Don’t Want to Work on Maggie’s Farm No More

I’ve written previously on agriculture as a metaphor for social change, and the idea of funding ecosystems.

Lately I’ve been thinking in terms of ecosystems out of balance. What happens when too many funders are chasing too few opportunities for impact? Or when everyone tries to promote “innovation” and no one focuses on the meat-and-potatoes work that provides the basic infrastructure of social services?

Private foundations need to be particularly aware of this problem as individual donors become more persnickety and less willing to provide organizations with discretion in how to spend funds. Discretionary funds at community foundations have been on the wane for a while; everyone wants their direct say in how the money gets spent. Maybe some funding ecosystems need like an index fund – a standard “basket” of investments that you choose precisely because it’s safe and predictable.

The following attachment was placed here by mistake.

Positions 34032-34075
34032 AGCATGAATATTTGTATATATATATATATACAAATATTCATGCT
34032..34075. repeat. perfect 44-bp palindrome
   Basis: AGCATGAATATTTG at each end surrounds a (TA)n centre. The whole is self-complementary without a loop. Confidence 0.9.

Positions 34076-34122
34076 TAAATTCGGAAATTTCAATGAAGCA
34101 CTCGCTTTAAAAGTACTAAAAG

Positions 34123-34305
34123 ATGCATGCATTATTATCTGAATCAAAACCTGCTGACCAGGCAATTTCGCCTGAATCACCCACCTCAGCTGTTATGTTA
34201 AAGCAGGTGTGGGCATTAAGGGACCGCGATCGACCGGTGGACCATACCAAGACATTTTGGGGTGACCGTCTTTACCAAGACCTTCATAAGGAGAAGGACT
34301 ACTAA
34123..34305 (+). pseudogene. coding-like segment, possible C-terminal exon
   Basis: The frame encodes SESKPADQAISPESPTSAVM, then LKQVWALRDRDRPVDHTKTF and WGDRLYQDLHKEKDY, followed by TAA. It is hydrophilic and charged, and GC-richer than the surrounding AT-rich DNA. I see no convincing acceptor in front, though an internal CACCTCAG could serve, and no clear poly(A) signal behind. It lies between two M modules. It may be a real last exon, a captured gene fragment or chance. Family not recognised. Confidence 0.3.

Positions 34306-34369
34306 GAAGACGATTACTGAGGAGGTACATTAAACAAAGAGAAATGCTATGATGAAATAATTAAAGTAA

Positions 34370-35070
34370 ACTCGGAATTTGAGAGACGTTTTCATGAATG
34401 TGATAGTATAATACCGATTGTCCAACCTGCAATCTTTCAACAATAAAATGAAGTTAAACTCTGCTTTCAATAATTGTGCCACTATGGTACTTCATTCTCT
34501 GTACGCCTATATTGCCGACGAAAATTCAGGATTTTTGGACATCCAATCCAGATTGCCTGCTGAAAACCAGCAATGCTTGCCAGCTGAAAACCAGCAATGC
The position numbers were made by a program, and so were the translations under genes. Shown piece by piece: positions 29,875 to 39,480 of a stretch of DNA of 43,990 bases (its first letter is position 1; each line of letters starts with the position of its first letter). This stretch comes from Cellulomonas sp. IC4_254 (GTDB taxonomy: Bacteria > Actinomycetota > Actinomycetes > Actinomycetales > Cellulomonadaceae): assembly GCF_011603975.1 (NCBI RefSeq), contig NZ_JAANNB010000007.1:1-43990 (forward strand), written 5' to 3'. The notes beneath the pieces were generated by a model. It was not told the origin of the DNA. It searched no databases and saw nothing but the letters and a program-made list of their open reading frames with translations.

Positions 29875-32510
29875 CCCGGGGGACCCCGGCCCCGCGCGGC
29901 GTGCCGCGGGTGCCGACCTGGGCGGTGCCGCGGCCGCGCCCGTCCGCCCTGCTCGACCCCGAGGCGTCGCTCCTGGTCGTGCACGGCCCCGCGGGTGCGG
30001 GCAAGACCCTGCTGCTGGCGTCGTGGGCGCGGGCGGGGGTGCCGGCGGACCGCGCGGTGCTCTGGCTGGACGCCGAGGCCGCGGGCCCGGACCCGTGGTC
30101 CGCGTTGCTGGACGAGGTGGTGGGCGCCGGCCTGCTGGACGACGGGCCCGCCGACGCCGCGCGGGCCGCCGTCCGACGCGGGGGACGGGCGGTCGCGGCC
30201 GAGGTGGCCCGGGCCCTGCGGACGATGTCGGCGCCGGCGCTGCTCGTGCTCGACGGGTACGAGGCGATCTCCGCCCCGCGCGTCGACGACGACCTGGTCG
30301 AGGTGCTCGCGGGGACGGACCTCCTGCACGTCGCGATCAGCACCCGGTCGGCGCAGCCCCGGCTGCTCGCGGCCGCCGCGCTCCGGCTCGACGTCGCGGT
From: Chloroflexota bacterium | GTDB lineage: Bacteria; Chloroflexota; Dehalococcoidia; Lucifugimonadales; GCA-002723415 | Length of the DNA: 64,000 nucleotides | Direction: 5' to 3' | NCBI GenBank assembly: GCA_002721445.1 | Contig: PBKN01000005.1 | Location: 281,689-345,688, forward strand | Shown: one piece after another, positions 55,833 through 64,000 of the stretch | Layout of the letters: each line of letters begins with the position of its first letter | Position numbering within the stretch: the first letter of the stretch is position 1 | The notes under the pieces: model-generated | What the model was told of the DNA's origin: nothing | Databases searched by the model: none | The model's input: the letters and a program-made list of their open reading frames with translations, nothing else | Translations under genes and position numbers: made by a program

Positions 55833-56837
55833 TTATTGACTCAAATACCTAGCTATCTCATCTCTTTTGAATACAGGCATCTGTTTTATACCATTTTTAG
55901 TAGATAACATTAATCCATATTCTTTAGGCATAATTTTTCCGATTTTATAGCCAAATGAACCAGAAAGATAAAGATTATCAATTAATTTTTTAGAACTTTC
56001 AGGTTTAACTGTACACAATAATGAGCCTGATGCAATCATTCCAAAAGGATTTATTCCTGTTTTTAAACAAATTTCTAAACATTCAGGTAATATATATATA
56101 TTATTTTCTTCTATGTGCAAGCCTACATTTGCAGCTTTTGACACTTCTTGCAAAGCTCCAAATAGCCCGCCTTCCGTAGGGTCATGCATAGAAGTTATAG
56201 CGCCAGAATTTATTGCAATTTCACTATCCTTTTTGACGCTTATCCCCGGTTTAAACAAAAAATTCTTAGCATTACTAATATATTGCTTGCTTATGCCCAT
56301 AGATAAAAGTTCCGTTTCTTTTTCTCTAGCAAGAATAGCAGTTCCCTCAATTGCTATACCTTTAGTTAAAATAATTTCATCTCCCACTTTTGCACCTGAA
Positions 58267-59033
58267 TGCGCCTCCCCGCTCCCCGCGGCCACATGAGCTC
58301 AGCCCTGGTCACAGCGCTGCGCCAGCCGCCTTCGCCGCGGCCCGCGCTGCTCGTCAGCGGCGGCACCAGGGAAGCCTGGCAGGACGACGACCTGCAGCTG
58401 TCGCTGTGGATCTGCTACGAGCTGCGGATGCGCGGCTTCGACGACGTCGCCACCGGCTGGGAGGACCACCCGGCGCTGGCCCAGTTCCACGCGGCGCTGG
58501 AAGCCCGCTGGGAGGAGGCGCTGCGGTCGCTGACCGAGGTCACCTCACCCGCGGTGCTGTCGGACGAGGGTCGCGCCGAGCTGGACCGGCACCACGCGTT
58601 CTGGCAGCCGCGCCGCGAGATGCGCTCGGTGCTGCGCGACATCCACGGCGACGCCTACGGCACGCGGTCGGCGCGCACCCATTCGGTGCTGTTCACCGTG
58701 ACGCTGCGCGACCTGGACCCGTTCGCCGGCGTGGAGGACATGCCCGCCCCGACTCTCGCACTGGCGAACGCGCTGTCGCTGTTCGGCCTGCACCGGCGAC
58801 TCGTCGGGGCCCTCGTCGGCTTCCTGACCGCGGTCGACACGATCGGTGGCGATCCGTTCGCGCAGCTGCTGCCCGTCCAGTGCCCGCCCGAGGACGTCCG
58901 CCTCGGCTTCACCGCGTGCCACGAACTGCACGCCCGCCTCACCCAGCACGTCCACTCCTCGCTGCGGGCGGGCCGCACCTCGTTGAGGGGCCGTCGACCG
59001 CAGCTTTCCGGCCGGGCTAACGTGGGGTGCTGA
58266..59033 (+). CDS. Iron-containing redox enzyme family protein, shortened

I want to explore this further – what are different types of ecosystems, and what are different ways that they can go out of balance based on how the actors (foundations, nonprofits, individual donors) interact within them.


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